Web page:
2. Blacks at Microsoft Scholarship

    Deadline: March 1
    Maximum Award: $20,000

  3. The MasterCard Foundation Undergraduate Scholars Program

    Deadline: January 4
    Maximum Award: Varies

  4. Angels Over Africa Mission Scholarship

    Deadline: April 8
    Maximum Award: Varies

  5. The MasterCard Foundation Graduate Scholars Program

    Deadline: February 1
    Maximum Award: Varies

  6. EADB Math, Science, Technology, & Engineering University Scholarship Program

    Deadline: Varies
    Maximum Award: Varies

  7. Kennedy-Lugar YES Program

    Deadline: Varies
    Maximum Award: Varies

  8. The Fulbright Program

    Deadline: Varies
    Maximum Award: Varies

Going to college doesn't have to break the bank or saddle you with tens of thousands of dollars in student loan debt. Check out the Scholarships.com free college scholarship search where you’ll discover you qualify for hundreds of thousands of dollars in scholarships in just a few minutes, then apply and win! It’s that easy!

Comments (1)

by Susan Dutca

J.K. Rowling plans to end the Harry Potter series with her latest "Harry Potter and the Curse Child." For the next generation of talented and creative writers, here are some literature and creative writing based scholarships to help pay for college:

  1. Helen McCloy Mystery Writers of America Scholarship

    Deadline: February 28
    Maximum Award: $500

  2. Diverse Minds Writing Challenge

    Deadline: March 11
    Maximum Award: $5,000

  3. The Kurt Brown Fellowship for Diverse Voices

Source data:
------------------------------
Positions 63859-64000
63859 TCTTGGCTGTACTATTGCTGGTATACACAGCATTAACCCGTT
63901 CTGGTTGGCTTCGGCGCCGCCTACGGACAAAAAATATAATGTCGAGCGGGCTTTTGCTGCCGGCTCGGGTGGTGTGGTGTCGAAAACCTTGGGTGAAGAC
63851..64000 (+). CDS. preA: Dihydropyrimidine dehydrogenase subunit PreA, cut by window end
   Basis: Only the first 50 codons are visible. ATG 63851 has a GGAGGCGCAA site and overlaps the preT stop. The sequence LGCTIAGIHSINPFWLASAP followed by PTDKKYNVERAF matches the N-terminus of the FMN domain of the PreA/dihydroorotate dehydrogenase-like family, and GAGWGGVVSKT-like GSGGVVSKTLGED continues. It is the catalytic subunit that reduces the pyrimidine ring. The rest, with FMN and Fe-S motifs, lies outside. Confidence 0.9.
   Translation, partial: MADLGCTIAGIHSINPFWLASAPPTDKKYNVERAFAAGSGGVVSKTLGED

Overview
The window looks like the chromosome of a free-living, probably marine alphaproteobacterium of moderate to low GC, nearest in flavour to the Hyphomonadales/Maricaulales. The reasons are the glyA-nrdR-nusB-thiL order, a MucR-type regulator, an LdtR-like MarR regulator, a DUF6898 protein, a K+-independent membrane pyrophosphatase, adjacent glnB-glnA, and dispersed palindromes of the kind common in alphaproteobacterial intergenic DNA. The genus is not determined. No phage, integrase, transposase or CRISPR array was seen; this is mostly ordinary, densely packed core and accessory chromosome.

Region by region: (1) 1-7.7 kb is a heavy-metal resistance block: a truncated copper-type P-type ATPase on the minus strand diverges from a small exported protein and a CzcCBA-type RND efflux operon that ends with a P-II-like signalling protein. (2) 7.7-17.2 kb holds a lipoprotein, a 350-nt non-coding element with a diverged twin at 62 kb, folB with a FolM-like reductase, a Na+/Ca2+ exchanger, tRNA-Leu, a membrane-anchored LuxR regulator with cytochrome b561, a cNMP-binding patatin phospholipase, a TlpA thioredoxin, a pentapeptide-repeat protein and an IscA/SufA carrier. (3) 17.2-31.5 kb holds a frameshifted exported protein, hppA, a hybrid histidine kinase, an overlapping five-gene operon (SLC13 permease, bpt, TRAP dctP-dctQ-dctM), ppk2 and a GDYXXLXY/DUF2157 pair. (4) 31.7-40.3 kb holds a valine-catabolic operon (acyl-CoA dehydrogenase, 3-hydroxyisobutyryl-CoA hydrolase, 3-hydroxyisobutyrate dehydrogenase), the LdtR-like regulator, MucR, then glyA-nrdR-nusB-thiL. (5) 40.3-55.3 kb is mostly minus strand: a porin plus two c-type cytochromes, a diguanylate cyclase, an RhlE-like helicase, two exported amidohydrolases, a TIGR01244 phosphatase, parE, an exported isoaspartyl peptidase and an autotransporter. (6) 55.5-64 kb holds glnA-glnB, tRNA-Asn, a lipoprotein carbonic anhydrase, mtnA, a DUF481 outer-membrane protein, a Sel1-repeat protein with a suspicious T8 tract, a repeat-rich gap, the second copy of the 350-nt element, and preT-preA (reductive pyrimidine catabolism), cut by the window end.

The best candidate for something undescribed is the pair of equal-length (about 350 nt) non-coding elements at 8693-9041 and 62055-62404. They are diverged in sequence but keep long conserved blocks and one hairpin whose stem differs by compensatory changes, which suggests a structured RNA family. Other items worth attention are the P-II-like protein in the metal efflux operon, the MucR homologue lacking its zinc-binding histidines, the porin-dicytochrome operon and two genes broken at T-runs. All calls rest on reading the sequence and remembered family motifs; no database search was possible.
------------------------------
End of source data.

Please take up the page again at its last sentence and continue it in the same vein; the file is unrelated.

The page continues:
Deadline: March 11
    Maximum Award: $1,000

  4. Hope College Creative Writing Award

    Deadline: February 15
    Maximum Award: $10,000

  5. The Leo W. and Alberta V. Thomas Utz Scholarship

    Deadline: February 10
    Maximum Award: $16,000

  6. CINTAS Foundation Fellowship in Creative Writingp

    Deadline: July 1
    Maximum Award: Varies

  7. Calliope Workshop and MFA Scholarship

    Deadline: May 31
    Maximum Award: $3,000

  8. L. Ron Hubbard Writers of The Future Contest

    Deadline: Varies
    Maximum Award: $5,000

  9. GRCF Ladies Literary Club Scholarship

    Deadline: April 1
    Maximum Award: Varies

  10. New York Women in Communications Inc. Foundation Scholarship Program

    Deadline: January 31
    Maximum Award: Varies

And don't forget, you should pay for your college education with as much free money as possible! Find as many scholarships and grants as you can before turning to student loans. Visit the Scholarships.com free college scholarship search today where you'll get matched with countless scholarships and grants for which you qualify, then apply and win! It’s that easy!